The early days of Donald Trump's presidency have been an anxious time for many Muslim Americans, according to a Pew Research Center survey released in July 2017. Overall, Muslims in the United States perceive a lot of discrimination against their religious group, are leery of Trump and think their fellow Americans do not see Islam as part of mainstream U.S. society.

Consequently, nearly two-thirds of Muslim Americans say they are dissatisfied with the way things are going in the U.S. today. And about three-quarters say Donald Trump is unfriendly toward Muslims in America.

Tellingly, half of Muslim Americans say it has become harder to be Muslim in the U.S. in recent years. And 48% say they have experienced at least one incident of discrimination in the past 12 months.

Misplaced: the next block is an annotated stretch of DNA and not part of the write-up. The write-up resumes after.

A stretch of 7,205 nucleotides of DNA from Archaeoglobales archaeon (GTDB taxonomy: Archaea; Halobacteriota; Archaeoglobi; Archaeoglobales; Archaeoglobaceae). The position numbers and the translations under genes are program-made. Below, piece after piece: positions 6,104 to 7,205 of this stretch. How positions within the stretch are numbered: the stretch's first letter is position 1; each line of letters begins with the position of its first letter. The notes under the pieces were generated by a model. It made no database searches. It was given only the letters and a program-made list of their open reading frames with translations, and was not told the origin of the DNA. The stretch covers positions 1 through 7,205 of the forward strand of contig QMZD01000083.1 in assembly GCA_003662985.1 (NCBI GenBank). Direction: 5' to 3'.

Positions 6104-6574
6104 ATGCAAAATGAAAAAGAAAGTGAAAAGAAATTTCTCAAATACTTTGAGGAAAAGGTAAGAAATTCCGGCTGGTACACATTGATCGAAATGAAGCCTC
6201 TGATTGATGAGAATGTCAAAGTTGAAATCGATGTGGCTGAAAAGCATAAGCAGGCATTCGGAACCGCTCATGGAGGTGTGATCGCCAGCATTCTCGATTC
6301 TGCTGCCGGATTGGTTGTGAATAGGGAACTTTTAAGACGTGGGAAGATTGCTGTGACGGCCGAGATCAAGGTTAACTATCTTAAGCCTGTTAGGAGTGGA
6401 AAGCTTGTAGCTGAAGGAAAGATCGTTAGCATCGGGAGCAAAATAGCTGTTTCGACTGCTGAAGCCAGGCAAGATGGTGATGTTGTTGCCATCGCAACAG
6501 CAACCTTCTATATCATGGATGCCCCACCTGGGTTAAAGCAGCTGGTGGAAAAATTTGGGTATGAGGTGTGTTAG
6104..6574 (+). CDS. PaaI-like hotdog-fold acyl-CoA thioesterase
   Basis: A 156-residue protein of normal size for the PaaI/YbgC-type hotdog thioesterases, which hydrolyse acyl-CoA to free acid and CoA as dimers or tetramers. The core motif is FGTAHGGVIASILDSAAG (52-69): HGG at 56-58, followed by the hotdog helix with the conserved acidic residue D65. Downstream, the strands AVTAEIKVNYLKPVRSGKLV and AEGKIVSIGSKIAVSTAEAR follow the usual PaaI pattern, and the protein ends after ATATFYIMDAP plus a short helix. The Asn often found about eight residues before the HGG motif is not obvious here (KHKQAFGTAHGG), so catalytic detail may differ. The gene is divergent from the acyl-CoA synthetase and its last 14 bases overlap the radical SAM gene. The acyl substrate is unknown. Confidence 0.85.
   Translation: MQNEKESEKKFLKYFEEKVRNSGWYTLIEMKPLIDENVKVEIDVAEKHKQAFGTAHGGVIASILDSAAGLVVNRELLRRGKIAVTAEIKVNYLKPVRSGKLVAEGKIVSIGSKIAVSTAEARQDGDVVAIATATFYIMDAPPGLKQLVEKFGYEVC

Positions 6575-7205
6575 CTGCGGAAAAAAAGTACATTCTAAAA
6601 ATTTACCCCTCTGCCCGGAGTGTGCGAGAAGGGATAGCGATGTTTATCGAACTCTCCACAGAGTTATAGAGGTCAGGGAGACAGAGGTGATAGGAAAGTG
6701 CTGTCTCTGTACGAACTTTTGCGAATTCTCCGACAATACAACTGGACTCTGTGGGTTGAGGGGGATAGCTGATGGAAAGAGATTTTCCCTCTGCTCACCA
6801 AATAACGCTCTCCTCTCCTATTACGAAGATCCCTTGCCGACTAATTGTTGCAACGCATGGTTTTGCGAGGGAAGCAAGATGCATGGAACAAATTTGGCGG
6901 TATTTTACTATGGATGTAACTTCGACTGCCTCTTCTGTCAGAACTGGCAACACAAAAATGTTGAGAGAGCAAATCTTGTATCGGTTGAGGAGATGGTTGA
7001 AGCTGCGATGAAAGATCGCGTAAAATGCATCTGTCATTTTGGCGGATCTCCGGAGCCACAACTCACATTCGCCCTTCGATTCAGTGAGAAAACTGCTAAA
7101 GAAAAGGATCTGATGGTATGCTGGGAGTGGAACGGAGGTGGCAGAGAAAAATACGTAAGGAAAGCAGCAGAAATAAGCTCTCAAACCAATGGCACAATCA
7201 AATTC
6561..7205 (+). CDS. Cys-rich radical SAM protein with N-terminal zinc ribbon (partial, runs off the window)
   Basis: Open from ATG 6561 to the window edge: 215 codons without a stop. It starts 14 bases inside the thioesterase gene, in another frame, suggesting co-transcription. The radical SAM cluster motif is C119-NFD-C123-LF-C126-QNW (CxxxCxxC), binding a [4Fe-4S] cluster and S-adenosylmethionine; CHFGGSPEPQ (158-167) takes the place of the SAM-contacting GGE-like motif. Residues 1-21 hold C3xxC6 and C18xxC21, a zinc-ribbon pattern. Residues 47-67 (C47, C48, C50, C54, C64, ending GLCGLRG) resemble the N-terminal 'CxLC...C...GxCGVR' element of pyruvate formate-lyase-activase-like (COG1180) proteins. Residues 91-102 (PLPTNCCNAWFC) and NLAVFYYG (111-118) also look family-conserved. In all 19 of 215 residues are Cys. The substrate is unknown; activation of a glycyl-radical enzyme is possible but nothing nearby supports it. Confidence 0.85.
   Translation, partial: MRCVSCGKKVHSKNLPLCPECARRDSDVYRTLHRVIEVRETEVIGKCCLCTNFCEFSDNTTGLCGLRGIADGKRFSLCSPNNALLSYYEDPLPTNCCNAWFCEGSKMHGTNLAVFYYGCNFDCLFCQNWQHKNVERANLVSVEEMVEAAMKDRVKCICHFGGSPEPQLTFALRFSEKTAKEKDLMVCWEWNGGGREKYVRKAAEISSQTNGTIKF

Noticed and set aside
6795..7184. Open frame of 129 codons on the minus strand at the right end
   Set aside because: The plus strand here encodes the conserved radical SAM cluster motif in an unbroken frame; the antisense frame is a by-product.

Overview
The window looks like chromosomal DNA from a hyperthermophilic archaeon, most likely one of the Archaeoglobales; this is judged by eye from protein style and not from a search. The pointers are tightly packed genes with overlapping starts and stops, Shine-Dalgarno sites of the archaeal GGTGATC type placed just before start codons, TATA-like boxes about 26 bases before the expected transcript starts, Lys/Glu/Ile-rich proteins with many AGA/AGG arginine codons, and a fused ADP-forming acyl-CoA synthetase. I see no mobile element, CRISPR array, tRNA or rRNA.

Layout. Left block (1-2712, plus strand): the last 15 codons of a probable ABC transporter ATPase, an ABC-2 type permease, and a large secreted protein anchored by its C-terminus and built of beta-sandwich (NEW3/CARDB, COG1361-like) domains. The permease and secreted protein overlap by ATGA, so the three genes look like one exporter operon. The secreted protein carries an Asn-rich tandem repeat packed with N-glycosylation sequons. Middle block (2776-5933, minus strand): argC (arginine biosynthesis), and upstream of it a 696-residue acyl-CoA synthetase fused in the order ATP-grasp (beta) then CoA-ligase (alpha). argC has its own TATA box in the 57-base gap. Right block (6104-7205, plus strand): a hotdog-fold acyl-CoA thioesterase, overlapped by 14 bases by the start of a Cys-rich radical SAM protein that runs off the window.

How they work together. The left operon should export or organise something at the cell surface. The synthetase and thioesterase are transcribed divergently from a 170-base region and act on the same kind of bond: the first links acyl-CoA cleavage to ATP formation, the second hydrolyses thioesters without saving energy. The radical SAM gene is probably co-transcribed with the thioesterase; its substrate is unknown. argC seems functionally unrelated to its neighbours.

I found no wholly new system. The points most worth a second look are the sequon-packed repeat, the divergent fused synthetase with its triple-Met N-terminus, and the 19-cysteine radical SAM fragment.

At the same time, many Muslims say they face a variety of significant challenges in making their way in American society.

Muslims who say it has become more difficult to be Muslim in the U.S. in recent years were asked to describe, in their own words, the main reasons for this. The most common responses include statements about Muslim extremists in other countries, misconceptions and stereotyping about Islam among the U.S. public, and Trump's attitudes and policies toward Muslims.

According to another PEW Research survey of 2017, Americans view Muslims less warmer than atheists while they view more warmly the seven other religious groups mentioned in the survey (Jews, Catholics, mainline Protestants, evangelical Christians, Buddhists, Hindus and Mormons).

Even cancer has a better public image than Muslim-Americans. How did it get this bad? A study released last year by consulting firm 416Labs showed that over 25 years of coverage and headlines, the portrayal of Islam and Muslims in the New York Times was more negative than cancer, alcohol, and cocaine. The study found there are no positive words in the top 25 associations with Islam and Muslims, and only 8 percent of headlines about those subjects carried a positive connotation. Cancer fared better at 17 percent. [Foreign Policy]